Let’s talk about Cars (1)
I have been asked to write about new technology however I thought you might be interested in a little history, and as I am old enough to have been there, maybe you will find it interesting and fun. When I was small living in the UK, it would never be said to children today, but then where I lived all goods were delivered by horse and cart. Bread, Milk, Laundry, even soda pop came by horse and cart, so my parents would always say “Mind how you cross the horse road”. Never here that today would you.
So, Cars fascinated me as a youngster growing up and at the age of twelve years old, I got myself a job delivering papers. This meant getting up very early before school and being at the newsagents for 7.00 a.m on my bicycle and then spending an hour delivering newspapers to house in the area, rushing back home to get ready for school at 9.00 p.m. Reputing the exercise at 5.00 p.m. before getting home for tea. 6 days a week with plus a Sunday Morning.
You can work outages, by the fact for this hard work I was paid 9/50d nine shillings and fifty pence or in new money just short of fifty pence per week. Out of that I save 6/2d per week or 32 pence per week with which I bought my first car at the age of 16 years old, even though I could not legally drive until the age of 17. I had to park the car in my Grandfather garage, and spent the time driving it about 3 yds up his drive reversing it and then driving it back again. Three miles per hour for three yards was so exciting. Not.
By the way, the car was a 1939 Rover twelve horse with a special freewheel attachment, it cost me £60.00 plus I paid an extra £5.00 for the installed car radio which was unusual to have in those days, mind you it never did work but it looked good.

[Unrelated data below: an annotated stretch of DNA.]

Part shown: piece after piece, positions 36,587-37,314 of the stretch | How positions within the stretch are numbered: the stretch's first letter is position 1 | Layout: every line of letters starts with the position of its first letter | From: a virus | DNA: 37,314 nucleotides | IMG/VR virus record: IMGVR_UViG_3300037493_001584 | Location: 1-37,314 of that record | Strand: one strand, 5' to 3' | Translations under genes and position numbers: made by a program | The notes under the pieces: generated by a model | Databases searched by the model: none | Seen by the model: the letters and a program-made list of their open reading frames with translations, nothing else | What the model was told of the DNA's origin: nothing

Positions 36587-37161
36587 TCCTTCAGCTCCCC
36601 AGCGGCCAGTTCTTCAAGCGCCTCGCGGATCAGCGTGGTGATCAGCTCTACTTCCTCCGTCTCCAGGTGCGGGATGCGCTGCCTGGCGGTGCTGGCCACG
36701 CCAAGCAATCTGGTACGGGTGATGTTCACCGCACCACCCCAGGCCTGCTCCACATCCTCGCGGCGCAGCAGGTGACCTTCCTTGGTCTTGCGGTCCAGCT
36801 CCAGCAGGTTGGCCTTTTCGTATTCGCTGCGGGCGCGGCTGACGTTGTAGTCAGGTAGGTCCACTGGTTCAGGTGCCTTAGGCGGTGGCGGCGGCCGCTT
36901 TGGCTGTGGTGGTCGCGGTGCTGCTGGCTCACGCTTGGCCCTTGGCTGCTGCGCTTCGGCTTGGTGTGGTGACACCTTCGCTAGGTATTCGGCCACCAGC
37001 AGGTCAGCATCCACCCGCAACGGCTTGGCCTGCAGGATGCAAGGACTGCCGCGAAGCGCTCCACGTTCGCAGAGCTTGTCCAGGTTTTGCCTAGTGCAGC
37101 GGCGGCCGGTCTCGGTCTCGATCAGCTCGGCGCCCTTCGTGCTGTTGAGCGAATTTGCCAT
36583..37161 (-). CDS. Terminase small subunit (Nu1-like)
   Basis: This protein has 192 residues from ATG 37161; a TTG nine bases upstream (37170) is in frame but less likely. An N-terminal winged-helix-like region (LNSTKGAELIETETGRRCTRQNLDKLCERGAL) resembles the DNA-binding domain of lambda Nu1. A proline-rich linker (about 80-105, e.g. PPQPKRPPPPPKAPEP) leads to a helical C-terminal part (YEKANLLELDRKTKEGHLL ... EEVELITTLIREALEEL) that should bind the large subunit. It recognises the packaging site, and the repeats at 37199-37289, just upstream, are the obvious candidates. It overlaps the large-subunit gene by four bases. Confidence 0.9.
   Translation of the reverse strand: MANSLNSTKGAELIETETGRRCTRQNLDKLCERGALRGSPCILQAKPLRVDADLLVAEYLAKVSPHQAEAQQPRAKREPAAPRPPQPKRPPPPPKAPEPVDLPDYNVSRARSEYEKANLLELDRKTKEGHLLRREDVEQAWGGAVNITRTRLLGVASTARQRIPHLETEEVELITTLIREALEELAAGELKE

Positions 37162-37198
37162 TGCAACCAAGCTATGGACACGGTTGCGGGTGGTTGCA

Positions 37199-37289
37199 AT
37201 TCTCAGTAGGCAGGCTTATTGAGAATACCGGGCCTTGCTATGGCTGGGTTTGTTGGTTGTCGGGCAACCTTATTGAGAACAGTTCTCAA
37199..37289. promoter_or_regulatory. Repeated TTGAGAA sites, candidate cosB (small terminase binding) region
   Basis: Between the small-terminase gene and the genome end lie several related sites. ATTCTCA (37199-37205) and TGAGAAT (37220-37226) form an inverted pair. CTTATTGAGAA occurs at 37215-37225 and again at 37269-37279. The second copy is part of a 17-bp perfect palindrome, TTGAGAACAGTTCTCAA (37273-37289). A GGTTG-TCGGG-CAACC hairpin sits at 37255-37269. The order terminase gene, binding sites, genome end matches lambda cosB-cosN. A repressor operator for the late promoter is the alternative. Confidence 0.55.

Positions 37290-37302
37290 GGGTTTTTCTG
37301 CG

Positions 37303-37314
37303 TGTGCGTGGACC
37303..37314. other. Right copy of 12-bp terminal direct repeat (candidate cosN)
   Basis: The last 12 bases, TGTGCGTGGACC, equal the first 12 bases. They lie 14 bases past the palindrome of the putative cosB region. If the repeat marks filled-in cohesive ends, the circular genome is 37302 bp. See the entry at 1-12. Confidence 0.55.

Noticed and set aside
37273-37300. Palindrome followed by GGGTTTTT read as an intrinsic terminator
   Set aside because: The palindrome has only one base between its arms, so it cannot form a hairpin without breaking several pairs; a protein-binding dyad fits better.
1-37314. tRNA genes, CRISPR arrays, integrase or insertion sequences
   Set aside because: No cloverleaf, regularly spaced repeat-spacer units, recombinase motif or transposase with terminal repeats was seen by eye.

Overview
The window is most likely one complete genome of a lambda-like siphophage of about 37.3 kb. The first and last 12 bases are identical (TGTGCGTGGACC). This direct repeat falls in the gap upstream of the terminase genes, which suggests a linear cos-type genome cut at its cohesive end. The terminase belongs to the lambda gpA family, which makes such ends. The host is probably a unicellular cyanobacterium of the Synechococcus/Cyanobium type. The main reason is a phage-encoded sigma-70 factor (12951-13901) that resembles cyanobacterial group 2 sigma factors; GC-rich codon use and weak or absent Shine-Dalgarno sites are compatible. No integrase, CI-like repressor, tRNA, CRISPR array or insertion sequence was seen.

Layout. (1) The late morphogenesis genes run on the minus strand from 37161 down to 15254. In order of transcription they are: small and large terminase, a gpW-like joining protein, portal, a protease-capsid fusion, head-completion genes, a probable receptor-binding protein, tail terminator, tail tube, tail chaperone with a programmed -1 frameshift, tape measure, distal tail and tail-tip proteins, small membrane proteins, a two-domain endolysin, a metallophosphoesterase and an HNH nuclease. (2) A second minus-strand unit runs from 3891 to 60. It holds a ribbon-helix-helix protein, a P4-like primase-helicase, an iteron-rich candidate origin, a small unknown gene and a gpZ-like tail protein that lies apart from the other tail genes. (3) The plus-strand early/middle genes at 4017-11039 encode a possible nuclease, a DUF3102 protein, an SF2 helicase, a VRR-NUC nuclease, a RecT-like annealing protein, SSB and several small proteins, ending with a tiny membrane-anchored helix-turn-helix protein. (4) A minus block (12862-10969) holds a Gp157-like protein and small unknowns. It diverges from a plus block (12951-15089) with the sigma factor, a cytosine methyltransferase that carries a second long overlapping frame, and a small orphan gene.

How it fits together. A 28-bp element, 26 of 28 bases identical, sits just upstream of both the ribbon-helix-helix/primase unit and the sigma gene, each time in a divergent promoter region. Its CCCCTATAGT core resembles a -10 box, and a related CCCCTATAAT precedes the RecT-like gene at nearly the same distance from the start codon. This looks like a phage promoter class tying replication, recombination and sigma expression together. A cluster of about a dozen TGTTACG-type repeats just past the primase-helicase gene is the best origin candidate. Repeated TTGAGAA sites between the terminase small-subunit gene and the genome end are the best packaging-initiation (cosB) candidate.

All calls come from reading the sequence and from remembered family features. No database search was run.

So at the age of 17 my Father agreed to teach me how to drive. As of course, you will know at 17 years of age you know everything, My Father sat in the car and offered to explain everything to me, my response was I know how to drive. Just let me drive. Well to tell you the truth I did, without any problems, I think much to my Fathers irritation. I immediately put in for my driving test. Which I took in my Father Ford Prefect three-speed gear boxcar. I failed it!
Being somewhat humbled by the failure I did then get myself some proper lessons, three house was all I could afford, but I managed to find an instructor who also trained Police drivers. He even lent me his car to take the test at this time I passed. Mind you it was easier with a four-speed gearbox car, rather than my Fathers Ford Prefect, where I was told of for not holding the steering wheel after changing into second gear, I held on the gear stick instead, I was too embarrassed to tell the examiner that if I let go of the gear stick in second gear it would fall out of gear.
Next time I will move to that new technology.